New data reveals an increase in adverse events among nursing home residents during the pandemic, an indicator that post-acute care providers and others must take a closer look at patient safety, federal officials say.
The Centers for Medicare & Medicaid Services and the Centers for Disease Control and Prevention “are committed to a renewed focus on patient safety,” officials from both agencies wrote recently in the New England Journal of Medicine.
The officials pointed to several patient-safety metrics that have declined since the start of the pandemic, including metrics among nursing home patients that “don’t bode well” for the future.
Facility data reported to CMS during the second quarter of 2020 found skilled nursing facilities saw their rates of falls causing major injury increase by 17.5% and pressure ulcer rates increase by 41.8%.
“The surges of the delta and omicron variants of SARS-CoV-2 in late 2021 and early 2022 do not bode well for a return to pre-pandemic levels for any of these indicators,” the authors reported. “We are already working together to expand the collection and use of data on safety indicators in our programs, including data in such key areas as maternal health and mental health, and we will work with other government and nongovernmental organizations to further enhance patient safety.”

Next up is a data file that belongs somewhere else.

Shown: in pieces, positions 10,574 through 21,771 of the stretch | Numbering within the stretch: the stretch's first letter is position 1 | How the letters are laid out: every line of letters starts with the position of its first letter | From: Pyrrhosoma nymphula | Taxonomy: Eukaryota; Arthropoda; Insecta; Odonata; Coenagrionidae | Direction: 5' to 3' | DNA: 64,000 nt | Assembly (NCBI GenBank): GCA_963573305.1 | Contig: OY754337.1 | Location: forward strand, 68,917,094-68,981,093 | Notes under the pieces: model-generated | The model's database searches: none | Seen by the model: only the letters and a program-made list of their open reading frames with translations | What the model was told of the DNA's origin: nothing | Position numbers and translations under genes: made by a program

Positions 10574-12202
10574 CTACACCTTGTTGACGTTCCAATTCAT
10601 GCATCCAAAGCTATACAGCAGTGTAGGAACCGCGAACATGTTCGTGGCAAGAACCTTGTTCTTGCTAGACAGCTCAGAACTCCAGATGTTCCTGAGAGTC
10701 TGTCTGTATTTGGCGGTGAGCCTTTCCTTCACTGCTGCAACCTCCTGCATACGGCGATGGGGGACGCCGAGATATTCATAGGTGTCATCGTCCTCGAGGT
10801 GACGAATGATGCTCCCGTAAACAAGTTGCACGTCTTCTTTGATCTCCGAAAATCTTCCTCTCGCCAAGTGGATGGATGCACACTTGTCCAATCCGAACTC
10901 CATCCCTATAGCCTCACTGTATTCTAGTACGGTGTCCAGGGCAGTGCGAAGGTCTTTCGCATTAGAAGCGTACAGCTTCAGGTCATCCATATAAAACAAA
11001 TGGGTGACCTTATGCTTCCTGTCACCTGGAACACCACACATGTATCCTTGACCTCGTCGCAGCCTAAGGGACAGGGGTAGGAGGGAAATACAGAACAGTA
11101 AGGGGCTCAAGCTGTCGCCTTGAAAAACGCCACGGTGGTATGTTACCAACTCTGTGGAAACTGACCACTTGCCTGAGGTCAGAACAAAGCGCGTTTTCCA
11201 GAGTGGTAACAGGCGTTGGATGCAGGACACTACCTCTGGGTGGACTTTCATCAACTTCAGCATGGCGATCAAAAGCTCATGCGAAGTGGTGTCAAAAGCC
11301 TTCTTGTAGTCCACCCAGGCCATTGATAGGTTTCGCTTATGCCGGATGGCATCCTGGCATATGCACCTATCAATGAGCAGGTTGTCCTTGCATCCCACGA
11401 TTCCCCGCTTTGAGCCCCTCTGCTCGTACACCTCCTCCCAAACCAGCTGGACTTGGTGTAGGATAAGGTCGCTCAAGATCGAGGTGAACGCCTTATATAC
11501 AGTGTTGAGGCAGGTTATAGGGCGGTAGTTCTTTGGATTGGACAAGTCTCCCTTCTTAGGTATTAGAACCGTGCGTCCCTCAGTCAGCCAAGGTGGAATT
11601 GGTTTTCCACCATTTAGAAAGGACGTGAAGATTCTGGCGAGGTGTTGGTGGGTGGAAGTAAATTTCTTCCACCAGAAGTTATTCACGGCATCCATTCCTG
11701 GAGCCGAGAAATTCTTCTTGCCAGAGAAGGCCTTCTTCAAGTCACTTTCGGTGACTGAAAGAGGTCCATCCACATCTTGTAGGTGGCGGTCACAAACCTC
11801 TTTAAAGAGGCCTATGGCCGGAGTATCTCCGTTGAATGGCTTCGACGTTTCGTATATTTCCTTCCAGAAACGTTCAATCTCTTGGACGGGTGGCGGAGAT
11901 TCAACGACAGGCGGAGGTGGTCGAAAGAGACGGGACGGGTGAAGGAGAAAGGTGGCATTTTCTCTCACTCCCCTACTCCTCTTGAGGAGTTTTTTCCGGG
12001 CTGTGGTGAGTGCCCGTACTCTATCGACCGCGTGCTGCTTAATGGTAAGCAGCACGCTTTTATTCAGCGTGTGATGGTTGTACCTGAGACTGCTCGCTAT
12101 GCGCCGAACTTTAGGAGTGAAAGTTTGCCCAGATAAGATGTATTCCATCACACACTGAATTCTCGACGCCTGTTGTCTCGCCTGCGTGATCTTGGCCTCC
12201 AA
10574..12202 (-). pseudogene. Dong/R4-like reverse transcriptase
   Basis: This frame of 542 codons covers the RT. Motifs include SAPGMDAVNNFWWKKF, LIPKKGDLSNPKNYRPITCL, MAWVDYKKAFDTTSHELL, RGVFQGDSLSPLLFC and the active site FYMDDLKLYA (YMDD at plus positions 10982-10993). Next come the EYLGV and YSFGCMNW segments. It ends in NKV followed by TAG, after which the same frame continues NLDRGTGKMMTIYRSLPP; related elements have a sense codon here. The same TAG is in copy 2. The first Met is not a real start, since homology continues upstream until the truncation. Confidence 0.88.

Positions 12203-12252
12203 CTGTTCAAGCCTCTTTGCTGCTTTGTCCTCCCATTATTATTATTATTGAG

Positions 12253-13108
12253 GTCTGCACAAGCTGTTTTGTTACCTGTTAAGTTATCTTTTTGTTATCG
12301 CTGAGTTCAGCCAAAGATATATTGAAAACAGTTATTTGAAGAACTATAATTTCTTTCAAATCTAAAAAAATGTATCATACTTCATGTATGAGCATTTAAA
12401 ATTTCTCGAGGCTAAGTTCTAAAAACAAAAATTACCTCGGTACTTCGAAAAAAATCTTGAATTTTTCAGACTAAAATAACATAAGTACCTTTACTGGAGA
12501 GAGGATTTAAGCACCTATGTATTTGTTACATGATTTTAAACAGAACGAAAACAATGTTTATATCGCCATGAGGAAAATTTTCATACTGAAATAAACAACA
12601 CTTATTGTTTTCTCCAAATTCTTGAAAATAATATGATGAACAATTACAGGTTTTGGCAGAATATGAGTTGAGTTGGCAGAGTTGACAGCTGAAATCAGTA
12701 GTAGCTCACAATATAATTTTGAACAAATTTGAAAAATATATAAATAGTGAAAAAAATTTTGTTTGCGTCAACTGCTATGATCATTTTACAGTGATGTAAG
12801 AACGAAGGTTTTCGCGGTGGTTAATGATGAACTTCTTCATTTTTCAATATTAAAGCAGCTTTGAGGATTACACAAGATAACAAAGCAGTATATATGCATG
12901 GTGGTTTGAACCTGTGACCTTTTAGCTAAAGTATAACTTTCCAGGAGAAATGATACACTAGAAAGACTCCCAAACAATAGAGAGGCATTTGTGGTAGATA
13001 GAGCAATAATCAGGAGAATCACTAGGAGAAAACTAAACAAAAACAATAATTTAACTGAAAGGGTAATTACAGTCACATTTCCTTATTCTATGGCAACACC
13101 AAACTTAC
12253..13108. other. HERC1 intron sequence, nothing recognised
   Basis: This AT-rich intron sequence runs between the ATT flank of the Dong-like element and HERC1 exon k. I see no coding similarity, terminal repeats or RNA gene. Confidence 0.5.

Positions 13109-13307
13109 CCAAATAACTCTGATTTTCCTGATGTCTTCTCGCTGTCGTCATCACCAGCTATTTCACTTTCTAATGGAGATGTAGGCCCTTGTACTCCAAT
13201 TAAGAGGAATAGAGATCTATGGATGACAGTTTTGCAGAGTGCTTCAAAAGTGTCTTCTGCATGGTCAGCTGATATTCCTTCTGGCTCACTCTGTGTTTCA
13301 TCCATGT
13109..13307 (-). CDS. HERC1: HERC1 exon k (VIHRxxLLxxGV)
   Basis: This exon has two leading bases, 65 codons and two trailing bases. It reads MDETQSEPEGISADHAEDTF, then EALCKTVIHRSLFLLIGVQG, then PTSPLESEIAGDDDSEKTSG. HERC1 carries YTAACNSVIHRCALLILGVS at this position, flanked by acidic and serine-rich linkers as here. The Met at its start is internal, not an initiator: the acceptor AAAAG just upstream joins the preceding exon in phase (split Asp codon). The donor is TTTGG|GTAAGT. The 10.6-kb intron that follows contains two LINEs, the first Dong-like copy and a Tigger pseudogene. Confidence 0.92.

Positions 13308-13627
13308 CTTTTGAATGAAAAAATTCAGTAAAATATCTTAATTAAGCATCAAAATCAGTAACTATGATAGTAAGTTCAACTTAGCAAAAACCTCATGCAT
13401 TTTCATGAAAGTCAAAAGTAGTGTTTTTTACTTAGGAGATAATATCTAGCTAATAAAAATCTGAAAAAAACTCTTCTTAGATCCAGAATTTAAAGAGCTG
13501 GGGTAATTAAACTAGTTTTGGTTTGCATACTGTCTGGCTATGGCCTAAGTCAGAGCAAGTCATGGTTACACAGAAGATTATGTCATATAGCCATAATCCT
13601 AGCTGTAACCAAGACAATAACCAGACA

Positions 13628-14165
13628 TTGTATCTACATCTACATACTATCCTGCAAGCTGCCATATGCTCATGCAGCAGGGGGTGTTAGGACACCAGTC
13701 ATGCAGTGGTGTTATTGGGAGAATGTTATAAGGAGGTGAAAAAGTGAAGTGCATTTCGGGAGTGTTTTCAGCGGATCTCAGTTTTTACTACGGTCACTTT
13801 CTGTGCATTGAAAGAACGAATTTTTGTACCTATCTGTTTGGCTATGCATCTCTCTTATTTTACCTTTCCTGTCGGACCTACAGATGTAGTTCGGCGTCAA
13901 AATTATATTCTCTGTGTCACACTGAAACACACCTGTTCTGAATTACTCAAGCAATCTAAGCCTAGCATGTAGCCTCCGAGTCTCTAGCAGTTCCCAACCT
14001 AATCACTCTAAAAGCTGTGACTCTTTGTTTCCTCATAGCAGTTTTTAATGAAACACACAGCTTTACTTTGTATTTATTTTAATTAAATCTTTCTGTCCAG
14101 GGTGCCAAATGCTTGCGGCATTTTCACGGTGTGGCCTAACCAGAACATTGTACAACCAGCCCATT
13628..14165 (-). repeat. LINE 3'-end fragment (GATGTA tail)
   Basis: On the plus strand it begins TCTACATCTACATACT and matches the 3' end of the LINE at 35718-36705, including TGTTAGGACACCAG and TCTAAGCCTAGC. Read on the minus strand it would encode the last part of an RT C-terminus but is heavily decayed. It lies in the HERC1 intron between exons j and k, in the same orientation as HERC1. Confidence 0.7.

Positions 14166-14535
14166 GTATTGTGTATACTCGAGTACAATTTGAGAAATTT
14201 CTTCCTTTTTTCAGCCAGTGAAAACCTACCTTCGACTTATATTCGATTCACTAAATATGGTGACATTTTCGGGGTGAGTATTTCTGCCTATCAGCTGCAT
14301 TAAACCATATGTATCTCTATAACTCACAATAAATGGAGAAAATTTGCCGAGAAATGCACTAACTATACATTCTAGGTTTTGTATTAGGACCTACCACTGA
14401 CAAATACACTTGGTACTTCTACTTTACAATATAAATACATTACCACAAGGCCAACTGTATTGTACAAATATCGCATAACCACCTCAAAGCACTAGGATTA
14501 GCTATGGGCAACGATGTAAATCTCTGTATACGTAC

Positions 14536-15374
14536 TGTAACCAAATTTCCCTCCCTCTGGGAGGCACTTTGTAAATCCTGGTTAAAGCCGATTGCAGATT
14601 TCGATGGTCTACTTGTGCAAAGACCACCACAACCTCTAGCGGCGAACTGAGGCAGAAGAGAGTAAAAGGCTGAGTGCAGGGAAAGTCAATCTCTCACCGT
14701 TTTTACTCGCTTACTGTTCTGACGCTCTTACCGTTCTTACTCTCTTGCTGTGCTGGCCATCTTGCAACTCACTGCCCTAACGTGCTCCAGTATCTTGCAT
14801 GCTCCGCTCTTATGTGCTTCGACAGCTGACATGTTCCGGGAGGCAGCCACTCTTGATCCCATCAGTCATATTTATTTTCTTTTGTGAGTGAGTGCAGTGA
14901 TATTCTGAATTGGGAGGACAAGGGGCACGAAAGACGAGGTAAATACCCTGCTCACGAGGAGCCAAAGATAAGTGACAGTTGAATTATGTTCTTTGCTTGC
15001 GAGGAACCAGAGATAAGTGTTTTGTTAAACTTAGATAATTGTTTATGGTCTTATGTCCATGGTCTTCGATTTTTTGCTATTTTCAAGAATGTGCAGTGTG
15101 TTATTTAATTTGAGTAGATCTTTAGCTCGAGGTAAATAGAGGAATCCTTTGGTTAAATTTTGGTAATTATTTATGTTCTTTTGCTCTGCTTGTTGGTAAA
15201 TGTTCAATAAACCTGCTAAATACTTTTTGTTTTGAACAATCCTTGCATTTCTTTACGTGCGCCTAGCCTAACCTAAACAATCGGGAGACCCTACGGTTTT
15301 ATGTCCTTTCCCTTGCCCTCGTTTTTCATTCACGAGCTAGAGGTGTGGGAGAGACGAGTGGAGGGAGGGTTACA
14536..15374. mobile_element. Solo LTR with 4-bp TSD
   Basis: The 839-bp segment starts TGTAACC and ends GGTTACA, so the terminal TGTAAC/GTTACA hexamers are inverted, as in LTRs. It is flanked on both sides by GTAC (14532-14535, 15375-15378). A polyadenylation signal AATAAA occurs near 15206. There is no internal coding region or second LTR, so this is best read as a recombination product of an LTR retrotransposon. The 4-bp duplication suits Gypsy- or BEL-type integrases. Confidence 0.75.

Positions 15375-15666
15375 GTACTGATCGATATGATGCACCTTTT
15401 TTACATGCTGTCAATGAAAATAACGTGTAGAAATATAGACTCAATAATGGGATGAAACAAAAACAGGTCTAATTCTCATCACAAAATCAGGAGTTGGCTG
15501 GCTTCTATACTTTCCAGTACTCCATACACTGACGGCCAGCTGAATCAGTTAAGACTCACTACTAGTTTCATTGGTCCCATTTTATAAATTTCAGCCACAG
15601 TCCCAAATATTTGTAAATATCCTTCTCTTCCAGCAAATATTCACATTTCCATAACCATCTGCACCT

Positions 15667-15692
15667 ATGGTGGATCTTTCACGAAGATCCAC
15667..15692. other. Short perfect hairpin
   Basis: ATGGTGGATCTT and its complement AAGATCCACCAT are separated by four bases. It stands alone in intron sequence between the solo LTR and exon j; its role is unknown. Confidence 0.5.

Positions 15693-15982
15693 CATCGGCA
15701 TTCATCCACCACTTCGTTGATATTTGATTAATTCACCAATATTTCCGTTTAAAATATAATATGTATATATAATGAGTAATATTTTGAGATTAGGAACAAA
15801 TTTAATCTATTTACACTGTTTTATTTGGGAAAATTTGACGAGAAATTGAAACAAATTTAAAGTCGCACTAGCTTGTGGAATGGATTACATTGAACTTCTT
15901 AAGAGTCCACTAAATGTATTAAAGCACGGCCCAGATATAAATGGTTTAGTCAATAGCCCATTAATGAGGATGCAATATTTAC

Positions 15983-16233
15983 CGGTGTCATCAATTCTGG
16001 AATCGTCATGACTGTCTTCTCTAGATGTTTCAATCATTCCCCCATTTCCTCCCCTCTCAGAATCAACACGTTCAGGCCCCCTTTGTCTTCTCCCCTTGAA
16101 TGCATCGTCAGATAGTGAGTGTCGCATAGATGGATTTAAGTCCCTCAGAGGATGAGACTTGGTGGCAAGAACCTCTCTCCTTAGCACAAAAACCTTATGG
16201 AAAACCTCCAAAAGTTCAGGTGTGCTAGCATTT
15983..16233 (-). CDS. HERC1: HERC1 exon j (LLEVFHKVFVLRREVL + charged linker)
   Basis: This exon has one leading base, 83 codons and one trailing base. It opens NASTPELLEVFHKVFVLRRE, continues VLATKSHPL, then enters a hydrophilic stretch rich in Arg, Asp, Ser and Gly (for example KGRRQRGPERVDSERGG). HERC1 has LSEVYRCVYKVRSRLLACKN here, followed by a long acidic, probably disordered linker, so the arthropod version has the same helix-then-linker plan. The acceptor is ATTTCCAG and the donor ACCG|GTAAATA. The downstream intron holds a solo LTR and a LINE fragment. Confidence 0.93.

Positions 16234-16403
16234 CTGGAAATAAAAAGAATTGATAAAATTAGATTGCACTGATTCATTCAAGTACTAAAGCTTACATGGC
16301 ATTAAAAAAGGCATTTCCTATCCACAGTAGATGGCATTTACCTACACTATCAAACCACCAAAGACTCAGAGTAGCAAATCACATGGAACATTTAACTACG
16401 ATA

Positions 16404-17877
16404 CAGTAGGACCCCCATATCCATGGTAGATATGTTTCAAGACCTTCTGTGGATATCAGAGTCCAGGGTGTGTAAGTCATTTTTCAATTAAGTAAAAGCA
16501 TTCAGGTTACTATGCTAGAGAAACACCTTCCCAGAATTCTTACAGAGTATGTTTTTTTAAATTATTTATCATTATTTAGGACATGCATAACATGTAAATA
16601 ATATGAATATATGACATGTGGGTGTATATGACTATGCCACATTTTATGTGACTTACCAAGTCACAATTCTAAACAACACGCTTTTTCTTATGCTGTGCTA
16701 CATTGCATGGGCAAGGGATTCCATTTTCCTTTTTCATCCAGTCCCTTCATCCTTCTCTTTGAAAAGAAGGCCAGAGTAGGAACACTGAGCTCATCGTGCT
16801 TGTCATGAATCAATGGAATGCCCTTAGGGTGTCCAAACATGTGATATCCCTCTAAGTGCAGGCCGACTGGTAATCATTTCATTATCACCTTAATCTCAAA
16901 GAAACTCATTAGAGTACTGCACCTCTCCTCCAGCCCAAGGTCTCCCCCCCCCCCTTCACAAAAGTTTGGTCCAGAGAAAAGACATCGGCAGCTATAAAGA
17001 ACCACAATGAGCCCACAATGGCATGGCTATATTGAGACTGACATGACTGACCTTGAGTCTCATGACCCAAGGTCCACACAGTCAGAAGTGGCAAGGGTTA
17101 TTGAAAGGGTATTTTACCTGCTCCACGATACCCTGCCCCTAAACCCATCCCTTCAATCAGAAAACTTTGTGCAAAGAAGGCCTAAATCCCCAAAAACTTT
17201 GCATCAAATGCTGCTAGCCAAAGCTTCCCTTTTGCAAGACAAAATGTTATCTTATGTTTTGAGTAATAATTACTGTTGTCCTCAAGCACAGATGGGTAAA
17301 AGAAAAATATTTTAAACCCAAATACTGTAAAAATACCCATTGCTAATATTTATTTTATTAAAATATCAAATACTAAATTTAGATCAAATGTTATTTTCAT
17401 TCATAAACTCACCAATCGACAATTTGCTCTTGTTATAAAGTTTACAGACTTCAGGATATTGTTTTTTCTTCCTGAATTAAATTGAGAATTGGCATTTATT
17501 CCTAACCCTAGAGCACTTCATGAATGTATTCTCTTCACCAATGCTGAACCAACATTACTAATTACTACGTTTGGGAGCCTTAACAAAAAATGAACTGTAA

The authors included CMS’ Chief Medical Officer Lee A. Fleisher, M.D.; Deputy Director for Quality and Value Michelle Schreiber, M.D.; and Denise Cardo, M.D., and Arjun Srinivasan, M.D, both of the CDC.
Though there are multiple explanations that may explain the increases, the officials said it’s the increased strain on the entire healthcare system that’s caused the disruption.
As providers prepare to enter COVID’s endemic stage, the authors stressed the need for “breakthrough thinking about systems built on foundational principles of safety, akin to those used in other industries in which safety is embedded in every step of a process, with clear metrics that are aggregated, assessed and acted on.”
“The healthcare sector owes it to both patients and its own workforce to respond now to the pandemic-induced falloff in safety by redesigning our current processes and developing new approaches that will permit the delivery of safe and equitable care across the healthcare continuum during both normal and extraordinary times,” the authors concluded.